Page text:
In order to understand how stem cells are useful to us, we first need to understand what these cells are. Stem Cells start in the embryo as immature biological cells, then become specialized to create bone, muscle, skin, the heart, the brain, and over 250 other types of specialized cells. This is why they are of such value to scientists doing both basic research in the lab and medical research in the clinic. They have the potential to regenerate tissue and cells that have been lost because of disease or injury.
Stem cell therapy has been used to cure a number of health conditions such as heart diseases, neurodegenerative ailments, and diabetes, with bone-marrow transplant being the most commonly used for this type of therapy. There are many ways in which this cell therapy can be conducted, however, stem cells derived from the umbilical cord blood are the safest to use for treatment. Moreover, these cells from young individuals possess superior naivety and plasticity than those from adults.
Congenital Heart Disease (CHD) is the most commonly found abnormality at birth, where the structure and function of the heart is not normal. In 2014, this congenital anomaly affected more than 1% of live born infants and accounted for more than 2.5 million affected children per year worldwide. CHD now occurs in approximately 7-8 out of 1000 live births, a slight improvement. Recent estimations reveal that up to 80% of newborns and infants with CHD are likely to reach adulthood, which can result in a high likelihood for complications later in life.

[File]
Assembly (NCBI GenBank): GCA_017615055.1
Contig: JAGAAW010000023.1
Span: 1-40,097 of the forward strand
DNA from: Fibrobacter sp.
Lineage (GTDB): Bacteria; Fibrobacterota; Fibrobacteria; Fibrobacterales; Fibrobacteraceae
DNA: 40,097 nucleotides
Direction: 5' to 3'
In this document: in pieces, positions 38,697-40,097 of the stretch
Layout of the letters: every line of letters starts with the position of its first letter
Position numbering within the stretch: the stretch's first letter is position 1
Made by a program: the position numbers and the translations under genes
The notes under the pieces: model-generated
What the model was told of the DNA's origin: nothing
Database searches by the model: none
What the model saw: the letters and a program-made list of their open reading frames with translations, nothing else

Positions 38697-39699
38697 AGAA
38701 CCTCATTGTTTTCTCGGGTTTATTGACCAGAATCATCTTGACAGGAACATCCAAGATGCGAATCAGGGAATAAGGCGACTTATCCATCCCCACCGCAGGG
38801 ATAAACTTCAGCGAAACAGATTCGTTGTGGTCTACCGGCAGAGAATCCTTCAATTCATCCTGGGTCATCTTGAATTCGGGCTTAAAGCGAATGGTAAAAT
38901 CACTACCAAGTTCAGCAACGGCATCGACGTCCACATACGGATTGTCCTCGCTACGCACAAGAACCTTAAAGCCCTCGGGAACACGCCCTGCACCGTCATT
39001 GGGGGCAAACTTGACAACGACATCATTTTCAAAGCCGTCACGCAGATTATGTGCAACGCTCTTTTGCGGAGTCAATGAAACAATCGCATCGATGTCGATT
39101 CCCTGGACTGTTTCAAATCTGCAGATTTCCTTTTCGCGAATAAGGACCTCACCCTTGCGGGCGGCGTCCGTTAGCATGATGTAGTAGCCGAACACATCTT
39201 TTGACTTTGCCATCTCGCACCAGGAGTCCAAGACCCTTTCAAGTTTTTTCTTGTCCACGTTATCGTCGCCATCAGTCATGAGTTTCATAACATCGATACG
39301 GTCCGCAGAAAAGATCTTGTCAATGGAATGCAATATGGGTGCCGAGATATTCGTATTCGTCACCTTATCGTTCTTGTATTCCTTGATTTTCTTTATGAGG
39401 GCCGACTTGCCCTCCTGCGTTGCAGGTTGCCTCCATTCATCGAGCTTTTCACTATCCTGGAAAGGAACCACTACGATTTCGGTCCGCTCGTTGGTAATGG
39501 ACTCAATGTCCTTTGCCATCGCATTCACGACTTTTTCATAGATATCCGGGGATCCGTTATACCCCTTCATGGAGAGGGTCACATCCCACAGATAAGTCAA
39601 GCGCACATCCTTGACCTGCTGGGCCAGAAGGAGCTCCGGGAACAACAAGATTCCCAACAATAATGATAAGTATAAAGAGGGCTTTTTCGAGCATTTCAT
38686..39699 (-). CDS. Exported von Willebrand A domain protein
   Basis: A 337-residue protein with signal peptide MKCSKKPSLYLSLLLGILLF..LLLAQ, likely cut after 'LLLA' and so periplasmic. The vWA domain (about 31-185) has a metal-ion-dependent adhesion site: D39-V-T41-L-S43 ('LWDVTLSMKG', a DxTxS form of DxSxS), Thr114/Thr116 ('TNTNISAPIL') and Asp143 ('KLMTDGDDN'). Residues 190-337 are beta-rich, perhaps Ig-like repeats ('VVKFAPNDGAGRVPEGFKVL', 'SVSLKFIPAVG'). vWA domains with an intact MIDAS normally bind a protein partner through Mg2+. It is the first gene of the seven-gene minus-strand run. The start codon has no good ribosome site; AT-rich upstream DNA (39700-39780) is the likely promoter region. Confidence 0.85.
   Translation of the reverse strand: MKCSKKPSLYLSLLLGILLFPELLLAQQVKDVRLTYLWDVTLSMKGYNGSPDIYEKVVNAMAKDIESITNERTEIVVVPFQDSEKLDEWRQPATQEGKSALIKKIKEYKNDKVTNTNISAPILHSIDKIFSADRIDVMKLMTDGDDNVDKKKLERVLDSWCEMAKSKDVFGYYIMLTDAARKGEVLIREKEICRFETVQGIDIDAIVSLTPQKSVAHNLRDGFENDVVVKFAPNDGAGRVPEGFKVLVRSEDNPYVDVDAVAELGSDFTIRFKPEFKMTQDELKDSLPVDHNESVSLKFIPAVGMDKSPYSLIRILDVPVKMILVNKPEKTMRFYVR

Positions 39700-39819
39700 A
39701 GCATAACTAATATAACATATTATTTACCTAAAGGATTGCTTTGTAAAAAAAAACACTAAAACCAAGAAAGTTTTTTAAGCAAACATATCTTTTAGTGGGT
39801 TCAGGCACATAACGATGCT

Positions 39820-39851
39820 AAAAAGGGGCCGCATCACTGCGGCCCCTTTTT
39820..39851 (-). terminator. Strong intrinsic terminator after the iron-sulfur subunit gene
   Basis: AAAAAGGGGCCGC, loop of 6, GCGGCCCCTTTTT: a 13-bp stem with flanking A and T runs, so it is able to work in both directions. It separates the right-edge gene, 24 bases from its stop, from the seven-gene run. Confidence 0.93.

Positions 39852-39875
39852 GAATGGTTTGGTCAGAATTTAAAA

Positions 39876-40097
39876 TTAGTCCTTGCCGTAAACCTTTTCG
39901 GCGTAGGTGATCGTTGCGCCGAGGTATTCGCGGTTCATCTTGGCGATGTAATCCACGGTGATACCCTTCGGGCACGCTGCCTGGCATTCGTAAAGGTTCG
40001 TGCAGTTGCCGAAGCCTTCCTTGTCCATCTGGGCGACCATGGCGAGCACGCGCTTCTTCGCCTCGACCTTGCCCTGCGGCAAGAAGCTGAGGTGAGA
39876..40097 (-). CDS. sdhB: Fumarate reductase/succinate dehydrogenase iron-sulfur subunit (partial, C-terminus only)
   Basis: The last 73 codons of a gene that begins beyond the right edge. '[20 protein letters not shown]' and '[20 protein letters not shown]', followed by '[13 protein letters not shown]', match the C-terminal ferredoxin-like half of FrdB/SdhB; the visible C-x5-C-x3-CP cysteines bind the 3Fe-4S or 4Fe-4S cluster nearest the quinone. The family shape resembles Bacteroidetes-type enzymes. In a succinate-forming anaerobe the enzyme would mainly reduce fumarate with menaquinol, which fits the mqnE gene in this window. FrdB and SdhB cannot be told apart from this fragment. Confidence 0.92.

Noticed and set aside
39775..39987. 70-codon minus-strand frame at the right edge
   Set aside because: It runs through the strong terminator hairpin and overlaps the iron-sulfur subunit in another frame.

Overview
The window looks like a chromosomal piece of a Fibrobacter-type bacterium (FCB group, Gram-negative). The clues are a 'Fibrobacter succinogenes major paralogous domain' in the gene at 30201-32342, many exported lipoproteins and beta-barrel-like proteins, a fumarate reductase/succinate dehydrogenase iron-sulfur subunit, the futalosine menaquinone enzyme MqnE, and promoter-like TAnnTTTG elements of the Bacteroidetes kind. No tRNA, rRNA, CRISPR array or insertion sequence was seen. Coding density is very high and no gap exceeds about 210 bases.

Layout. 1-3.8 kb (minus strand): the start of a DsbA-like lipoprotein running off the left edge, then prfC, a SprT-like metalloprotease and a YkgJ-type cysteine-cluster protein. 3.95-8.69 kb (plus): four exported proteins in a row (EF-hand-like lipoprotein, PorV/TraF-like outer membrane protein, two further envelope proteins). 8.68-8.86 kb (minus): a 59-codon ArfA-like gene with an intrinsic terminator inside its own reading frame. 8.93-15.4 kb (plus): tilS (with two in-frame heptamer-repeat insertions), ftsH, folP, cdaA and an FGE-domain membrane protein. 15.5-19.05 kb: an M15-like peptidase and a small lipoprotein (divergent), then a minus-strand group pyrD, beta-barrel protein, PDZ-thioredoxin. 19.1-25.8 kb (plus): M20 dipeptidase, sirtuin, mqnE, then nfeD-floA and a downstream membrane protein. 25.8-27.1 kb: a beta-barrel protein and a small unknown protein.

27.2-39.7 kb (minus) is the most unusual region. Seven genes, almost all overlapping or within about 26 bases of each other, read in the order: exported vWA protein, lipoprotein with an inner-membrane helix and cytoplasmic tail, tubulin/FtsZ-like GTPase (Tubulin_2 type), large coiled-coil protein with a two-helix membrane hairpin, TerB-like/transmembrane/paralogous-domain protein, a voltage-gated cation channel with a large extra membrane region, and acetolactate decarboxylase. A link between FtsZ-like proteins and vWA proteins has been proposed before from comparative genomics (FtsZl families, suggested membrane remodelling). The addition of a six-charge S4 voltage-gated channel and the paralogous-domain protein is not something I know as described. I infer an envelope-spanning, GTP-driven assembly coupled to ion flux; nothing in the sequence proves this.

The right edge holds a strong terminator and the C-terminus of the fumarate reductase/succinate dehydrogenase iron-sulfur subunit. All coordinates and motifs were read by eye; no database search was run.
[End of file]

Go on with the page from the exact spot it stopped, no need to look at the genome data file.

The cause of congenital heart disease is usually a combination of genetic and environmental factors. While some congenital heart diseases can be treated with medicine alone, others need to be treated with one or more heart surgeries.
In 2006, research at the Boston Children’s Hospital revealed that the heart has its own source of stem cells. These cells can form two major types of heart cells: myocardial cells (the muscles that, together, contract to make the heart beat) and smooth muscle cells (the lining of the heart’s blood vessels). This finding by Stuart Orkin, MD, and Sean Wu, MD, PhD, gave researchers a better insight in to how the heart forms, and also gave fillip to the concept of treating diseased or defective heart tissue with heart stem cells.
In January 2013, a study led by Bernhard Kuhn at the Boston Children’s Hospital found for the first time that young humans (infants, children and adolescents) are capable of generating new heart muscle cells. These findings gave rise to the possibility that scientists could stimulate production of new cells to repair injured hearts.
A team of researchers from Massachusetts General Hospital reported in PNAS Early Edition (July 2013 issue) that they were able to create blood vessels in laboratory mice using human stem cells. The authors explained that using stem cells to repair or regenerate blood vessels could eventually help treat human patients with cardiovascular and vascular diseases.
Stem cell based strategies to cure heart failure in adults have been investigated with promising results; however, stem cell therapy strategies for the pediatric population with heart failure are in its infancy. Further clinical trial studies will be needed to understand the cell biology in order to optimize their regenerative potential.